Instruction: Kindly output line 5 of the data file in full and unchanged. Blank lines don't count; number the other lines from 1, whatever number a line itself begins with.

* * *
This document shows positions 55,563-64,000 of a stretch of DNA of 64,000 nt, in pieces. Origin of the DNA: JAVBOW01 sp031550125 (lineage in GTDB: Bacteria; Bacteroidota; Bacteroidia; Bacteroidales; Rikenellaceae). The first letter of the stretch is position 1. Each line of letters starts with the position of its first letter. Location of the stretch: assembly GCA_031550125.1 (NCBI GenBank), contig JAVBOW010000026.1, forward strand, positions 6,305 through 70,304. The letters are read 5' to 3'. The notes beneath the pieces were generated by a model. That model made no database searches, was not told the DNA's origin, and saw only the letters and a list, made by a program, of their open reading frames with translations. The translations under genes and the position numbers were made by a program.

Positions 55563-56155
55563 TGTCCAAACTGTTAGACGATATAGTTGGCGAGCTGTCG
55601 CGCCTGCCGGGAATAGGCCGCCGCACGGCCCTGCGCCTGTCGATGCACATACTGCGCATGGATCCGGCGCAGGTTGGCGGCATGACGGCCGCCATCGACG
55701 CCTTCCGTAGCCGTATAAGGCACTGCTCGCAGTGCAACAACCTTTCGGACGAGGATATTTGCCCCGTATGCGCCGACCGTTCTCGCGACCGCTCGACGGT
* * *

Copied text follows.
55701 CCTTCCGTAGCCGTATAAGGCACTGCTCGCAGTGCAACAACCTTTCGGACGAGGATATTTGCCCCGTATGCGCCGACCGTTCTCGCGACCGCTCGACGGT